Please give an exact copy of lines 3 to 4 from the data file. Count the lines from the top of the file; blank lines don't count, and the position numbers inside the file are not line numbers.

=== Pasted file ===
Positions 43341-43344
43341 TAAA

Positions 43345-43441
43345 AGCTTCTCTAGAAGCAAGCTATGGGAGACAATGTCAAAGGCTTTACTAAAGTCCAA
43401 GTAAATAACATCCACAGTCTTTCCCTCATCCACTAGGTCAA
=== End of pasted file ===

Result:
Positions 43345-43441
43345 AGCTTCTCTAGAAGCAAGCTATGGGAGACAATGTCAAAGGCTTTACTAAAGTCCAA